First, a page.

The percentage of mistakes in quick decisions is no greater than in long-drawn-out vacillations, and the effect of decisiveness itself “makes things go” and creates confidence. — Anne O’Hare McCormick
Indecisiveness is a paralyzing condition. This is true for governments, businesses and individuals. Do you find yourself grappling with uncertainty? Do you spend hours toiling over the pros and cons of a particular course of action? Taking proactive measures to alter this destructive behavior will allow you to move your life in a positive direction. Here are a few suggestions to overcome this destructive behavior.
Recognizing the 4 Thieves of Progress
- Fear of Failure
This fear may arise from ego or personality disorders. Those with large egos may view a failure as an event that will diminish them in the eyes of their peers. You might even be a narcissist or a perfectionist. These personality types always “have to be right.” You could even be a procrastinator.
Whatever the reason behind your fear of failure, you can overcome it by acknowledging the fact that no one can know everything. The fact is that you will never possess every tidbit of information necessary to make the best decision. What you can do is exercise your due diligence, listen to your gut and make the decision.
Try to remember, everyone is working in the face of unknowns, and this effectively puts you on an equal footing with the rest of humanity.
- Assuming Decisions are Irreversible
This is a common mindset that can stop the decision making process in its tracks. Very few decisions are irreversible, and the likelihood that you will be stuck with the consequences forever is actually quite small. Even tattoos can be removed! Acknowledge that even decisions that turn out poorly provide an opportunity for you to learn and grow.
Test out the impact of your decision, secure in the knowledge that if it turns out flawed, your next choice will be a better one.
- Believing Decisions Might be Apocalyptic
This is not an uncommon mindset,but very few decisions that you make in life have the potential to bring your world crashing down around you. As I said earlier, few are irreversible. The resilience of the human spirit is legendary, and you will bounce back from the occasional miscalculation. Learning to accept the fact that occasionally poor decisions will be made is essential to overcoming uncertainty and indecisiveness.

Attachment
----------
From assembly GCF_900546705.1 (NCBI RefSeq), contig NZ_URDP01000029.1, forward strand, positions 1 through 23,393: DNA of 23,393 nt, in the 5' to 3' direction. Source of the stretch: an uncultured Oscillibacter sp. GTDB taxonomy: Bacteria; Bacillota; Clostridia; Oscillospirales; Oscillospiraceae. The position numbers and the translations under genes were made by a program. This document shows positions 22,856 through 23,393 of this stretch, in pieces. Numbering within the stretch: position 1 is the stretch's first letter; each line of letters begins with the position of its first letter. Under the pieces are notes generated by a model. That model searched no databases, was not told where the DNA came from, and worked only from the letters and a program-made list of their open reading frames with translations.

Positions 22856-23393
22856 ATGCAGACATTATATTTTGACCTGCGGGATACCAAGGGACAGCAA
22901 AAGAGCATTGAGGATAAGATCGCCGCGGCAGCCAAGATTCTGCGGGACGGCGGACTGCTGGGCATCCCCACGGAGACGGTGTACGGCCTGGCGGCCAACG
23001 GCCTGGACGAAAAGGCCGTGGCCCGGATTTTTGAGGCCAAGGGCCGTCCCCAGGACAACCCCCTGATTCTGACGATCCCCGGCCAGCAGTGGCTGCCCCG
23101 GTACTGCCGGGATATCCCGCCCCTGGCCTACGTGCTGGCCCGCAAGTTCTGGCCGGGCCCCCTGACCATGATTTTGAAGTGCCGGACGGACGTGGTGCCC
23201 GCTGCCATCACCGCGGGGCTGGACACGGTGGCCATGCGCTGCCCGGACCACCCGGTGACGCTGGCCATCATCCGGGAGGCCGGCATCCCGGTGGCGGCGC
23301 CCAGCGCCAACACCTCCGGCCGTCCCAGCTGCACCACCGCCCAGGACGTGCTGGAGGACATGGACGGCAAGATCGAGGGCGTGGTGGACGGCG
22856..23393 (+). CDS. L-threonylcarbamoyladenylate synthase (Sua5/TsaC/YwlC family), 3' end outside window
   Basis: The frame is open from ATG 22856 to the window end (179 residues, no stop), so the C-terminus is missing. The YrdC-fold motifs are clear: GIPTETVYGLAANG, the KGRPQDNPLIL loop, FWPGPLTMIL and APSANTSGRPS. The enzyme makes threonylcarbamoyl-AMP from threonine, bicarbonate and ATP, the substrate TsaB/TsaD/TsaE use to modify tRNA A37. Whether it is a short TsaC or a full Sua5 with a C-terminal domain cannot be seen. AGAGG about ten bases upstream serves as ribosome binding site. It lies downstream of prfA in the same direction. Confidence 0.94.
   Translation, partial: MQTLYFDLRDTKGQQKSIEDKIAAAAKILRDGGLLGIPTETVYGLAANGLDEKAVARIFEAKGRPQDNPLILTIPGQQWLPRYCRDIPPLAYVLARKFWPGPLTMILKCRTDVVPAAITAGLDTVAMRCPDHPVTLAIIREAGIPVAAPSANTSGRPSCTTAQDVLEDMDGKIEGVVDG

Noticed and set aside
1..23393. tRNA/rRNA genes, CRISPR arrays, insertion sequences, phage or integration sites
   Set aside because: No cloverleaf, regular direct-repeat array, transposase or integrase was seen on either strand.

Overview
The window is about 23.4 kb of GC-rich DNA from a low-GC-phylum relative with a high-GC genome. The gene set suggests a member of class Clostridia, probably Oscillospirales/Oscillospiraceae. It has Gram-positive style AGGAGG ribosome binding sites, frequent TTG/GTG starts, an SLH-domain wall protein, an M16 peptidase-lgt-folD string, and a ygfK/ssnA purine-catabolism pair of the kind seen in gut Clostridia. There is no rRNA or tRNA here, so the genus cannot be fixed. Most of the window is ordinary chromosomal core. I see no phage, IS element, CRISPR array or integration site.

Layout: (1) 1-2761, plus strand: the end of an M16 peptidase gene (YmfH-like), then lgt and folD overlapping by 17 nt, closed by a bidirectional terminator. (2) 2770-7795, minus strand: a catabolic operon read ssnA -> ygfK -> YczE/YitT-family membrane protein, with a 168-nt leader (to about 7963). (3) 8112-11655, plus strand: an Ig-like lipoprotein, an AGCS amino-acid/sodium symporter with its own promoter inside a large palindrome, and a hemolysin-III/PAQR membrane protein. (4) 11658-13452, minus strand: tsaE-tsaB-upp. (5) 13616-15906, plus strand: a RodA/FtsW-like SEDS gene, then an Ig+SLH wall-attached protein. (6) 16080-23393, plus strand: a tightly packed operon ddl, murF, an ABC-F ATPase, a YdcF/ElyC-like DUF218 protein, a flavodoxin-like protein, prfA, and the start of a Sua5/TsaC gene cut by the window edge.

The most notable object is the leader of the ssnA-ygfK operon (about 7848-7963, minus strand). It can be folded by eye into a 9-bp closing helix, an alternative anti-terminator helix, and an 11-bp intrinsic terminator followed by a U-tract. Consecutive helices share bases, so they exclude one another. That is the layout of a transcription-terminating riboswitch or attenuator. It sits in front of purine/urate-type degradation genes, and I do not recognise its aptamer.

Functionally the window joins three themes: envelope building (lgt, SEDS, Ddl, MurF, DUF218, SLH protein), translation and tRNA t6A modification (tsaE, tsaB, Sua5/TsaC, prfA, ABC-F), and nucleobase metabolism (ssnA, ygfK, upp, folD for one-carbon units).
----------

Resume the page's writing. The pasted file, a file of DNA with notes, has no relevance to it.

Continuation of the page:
- Not Recognizing that no Decision can be Worse than a Poor Decision
This is a difficult concept for some of us to accept, but it is nonetheless a fact. Friends, family and loved ones can and will forgive you for making a decision that turns out badly, but few will easily forgive inaction.
Inaction suggests that you don’t care. It suggests that you don’t know what you are doing. It suggests that you are weak!
We live in a fast-paced world. Changes come quickly and ambiguities abound, making decision making difficult. Things are rarely black and white. Situations will always arise that are fraught with unknowns and questionable consequences. Uncertainty and indecisiveness will also rise to threaten your ability to make those decisions.
Indecision can be difficult to overcome unless you are in the small minority who thrive on the challenges of the unknown. Most people would choose structure over chaos and clarity over confusion. Understand that you are not alone in this struggle.
Decisions must be made virtually every waking moment of our lives. You can’t even buy a toaster without facing the decision of whether or not to buy an extended warranty. Stop being your own worst enemy! Remember the four thieves of progress outlined here and move forward with your life, your finances and your dreams.
H. D. Carver is an American who currently resides in Cagayan de Oro City, Philippines. He has years of experience in the financial services sector and has served as a manager for Fidelity, as the vice president of a large regional bank, as the president of a financial services company, and as the Manager of Administrative Services and Support for the Aon Corporation. He has worked as a freelance writer for 4 years. Currently, he writes for Your Finances Simplified.
This post was featured on The Finance Girl, thank you!